Impressive role Prince George will inherit which will give him 7 new titles
Members of the Royal Family have hugely important titles which date back centuries – and it is no different today. But what you may not realise is that royals such as the Princess of Wales or the Duchess of Edinburgh don't just have one title, but several.
For example, The King's full and official title is: Charles III, by the Grace of God, of the United Kingdom of Great Britain and Northern Ireland and of his other realms and territories King, Head of the Commonwealth, Defender of the Faith.
While there has been huge amounts of change for younger royals like Prince George in the last year, there will be a number of even more significant alterations to come. One of which will see George take on a historic title which his grandfather set a record with.
Looking ahead to when Prince William is on the throne, Prince George looks set to become the 28th Prince of Wales. While he will immediately become The Duke of Cornwall, the new King will have to grant George the Prince of Wales title.
The style is traditionally bestowed upon the eldest son of the monarch and as a result Prince George will also gain the titles of Duke of Cornwall, Earl of Chester, Duke of Rothesay, Earl of Carrick, Baron of Renfrew, Lord of the Isles and Prince and Great Steward of Scotland. He will also inherit the vast estate of the Duchy of Cornwall.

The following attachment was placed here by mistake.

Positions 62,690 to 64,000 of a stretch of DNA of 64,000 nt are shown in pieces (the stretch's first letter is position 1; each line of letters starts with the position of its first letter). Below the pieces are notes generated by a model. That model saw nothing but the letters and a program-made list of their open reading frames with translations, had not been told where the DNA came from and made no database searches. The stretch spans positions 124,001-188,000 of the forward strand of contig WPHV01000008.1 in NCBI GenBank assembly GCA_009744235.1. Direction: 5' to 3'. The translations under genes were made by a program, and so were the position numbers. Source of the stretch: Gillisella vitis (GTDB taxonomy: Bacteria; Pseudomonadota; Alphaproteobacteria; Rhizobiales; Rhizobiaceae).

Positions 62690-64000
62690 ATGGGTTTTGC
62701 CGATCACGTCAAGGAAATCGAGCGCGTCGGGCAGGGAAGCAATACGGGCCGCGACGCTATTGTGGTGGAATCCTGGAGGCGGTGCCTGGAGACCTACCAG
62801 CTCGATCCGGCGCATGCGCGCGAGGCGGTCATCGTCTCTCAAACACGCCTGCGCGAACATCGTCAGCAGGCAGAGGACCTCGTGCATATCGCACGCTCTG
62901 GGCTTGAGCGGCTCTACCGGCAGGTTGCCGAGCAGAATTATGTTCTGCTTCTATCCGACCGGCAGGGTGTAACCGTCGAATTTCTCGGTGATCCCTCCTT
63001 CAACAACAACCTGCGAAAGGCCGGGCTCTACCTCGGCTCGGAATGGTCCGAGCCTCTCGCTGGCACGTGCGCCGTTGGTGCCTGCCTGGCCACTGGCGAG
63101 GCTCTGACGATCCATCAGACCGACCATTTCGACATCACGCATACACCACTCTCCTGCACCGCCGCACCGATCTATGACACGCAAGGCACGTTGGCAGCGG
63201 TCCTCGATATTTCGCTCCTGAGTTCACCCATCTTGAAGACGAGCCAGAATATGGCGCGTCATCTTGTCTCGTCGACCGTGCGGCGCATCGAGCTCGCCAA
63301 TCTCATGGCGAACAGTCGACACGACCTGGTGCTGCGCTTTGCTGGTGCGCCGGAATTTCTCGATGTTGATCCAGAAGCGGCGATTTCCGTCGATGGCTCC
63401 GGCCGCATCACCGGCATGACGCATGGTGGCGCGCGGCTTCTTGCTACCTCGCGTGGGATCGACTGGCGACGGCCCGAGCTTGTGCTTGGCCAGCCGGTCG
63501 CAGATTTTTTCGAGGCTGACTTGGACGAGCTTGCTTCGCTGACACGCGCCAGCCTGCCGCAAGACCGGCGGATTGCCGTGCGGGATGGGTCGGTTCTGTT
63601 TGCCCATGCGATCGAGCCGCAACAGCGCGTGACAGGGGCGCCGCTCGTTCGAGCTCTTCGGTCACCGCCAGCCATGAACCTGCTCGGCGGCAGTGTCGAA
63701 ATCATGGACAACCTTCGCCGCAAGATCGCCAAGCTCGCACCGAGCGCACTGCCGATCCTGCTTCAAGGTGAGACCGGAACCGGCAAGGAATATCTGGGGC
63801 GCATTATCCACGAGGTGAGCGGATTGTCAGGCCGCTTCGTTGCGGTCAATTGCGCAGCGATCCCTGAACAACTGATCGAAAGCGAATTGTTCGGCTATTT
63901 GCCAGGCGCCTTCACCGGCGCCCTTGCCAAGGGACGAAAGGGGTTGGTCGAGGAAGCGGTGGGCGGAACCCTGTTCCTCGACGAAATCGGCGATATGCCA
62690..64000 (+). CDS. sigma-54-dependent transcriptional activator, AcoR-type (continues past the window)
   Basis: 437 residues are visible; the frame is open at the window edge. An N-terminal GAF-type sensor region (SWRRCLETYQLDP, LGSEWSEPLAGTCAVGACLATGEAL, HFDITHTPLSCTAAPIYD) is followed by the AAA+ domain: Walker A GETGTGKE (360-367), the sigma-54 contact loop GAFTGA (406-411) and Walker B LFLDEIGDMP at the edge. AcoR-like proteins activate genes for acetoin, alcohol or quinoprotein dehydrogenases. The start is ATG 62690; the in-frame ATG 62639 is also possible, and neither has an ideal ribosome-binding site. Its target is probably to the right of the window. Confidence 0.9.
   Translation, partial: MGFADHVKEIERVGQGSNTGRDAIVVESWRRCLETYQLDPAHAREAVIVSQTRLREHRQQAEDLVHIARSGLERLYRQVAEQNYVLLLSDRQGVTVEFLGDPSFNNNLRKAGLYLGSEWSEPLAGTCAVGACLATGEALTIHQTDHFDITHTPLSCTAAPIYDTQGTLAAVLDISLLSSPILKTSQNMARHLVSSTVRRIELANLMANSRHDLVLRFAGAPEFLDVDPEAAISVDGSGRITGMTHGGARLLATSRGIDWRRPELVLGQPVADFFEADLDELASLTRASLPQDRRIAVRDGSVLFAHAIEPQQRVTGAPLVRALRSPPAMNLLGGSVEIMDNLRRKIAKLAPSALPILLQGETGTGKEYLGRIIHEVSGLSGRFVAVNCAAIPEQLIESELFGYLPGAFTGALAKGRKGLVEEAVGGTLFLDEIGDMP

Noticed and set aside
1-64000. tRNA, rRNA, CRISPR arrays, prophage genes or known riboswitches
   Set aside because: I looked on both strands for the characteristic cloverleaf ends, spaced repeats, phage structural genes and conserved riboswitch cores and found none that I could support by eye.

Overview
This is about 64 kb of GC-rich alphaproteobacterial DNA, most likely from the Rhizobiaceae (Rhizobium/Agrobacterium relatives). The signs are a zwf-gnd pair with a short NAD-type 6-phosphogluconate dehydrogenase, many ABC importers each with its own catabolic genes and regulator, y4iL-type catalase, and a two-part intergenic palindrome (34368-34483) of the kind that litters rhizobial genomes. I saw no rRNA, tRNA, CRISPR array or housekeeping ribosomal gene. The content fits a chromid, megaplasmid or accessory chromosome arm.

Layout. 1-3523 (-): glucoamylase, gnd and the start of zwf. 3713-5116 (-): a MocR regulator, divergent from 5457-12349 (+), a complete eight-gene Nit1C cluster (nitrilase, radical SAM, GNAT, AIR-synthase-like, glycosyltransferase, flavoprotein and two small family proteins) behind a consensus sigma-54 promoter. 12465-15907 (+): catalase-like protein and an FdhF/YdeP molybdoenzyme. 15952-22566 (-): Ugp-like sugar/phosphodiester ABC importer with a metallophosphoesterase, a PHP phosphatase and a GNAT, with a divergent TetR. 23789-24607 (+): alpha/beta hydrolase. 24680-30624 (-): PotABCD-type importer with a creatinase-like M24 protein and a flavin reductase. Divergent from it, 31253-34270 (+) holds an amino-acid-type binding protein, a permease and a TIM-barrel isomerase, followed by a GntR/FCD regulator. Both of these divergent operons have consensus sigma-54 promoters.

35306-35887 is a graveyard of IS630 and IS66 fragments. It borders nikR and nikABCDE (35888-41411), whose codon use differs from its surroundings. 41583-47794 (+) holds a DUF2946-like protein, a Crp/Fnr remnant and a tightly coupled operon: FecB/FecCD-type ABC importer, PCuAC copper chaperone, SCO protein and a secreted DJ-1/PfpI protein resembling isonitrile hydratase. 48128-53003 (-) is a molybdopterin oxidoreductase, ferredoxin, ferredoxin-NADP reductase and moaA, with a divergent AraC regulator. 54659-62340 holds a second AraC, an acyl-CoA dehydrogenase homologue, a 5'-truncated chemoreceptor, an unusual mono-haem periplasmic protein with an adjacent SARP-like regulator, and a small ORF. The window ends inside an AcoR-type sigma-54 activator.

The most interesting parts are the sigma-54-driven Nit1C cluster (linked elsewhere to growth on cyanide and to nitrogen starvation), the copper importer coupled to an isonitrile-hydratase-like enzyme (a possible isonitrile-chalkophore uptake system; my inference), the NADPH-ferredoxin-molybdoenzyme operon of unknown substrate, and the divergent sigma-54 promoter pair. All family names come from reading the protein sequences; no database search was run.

The title originated in 1223 when Llywelyn ap Gruffudd was given the title by King Henry III. The prophecy says that one day a prince will be presented from Eleanor’s Gate atop Caernarfon Castle and that he will be a true Welsh-speaking son of Wales.
It became convention to name the British male heir as the Prince of Wales when King Henry III’s son, King Edward I, murdered Llywelyn ap Gruffudd and gave the title to his son, King Edward II. From that point, the title has been passed down through generations of male heirs to the throne.
There have been twenty-seven Princes of Wales, with Prince William becoming the most recent incumbent after the sad death of Queen Elizabeth. William is following in his father's footsteps as he was famously the longest-serving Prince of Wales in history.
The King was granted the title on July 26, 1958, at the age of nine – but was not officially invested at Caernarfon Castle until 1969 which means that he was the Prince of Wales for an incredible sixty-four years. Others who have held the title for a long period include King George IV who was the Prince of Wales for fifty-eight years during the sixty-year reign of his father, King George III.
Prince George isn’t the only young royal whose titles will see huge adaptations in the future. His younger siblings will also be in line to inherit some impressive new styles. Upon Prince William’s accession and death of Princess Anne, Princess Charlotte will be eligible to become the next Princess Royal.
This title is traditionally given to the eldest daughter of the monarch and is the highest honour that can be bestowed upon a female member of the Royal Family by the sovereign.
Prince Louis will also be set to inherit a title and could become the Duke of York if it is vacant at the time when he decides to marry. The dukedom is typically held by the second eldest son of the monarch.
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